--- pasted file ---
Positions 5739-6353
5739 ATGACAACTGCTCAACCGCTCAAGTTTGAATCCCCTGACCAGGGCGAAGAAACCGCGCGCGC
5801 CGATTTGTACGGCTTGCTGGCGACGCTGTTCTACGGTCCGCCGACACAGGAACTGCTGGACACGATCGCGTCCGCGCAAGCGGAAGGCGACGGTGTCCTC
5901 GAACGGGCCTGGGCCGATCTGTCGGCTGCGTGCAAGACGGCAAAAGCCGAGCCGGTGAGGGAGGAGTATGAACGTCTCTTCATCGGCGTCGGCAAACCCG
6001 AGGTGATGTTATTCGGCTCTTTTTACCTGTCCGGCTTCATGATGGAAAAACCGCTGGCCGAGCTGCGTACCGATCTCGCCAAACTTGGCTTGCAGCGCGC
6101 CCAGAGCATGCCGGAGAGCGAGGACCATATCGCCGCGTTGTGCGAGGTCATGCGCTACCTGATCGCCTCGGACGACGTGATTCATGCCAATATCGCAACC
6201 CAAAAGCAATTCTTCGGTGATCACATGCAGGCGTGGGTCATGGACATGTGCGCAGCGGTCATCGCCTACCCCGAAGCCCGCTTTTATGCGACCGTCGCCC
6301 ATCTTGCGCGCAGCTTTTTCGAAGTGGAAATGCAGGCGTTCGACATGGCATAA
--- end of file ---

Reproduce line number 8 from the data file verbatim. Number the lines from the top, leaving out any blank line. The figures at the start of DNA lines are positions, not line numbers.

6301 ATCTTGCGCGCAGCTTTTTCGAAGTGGAAATGCAGGCGTTCGACATGGCATAA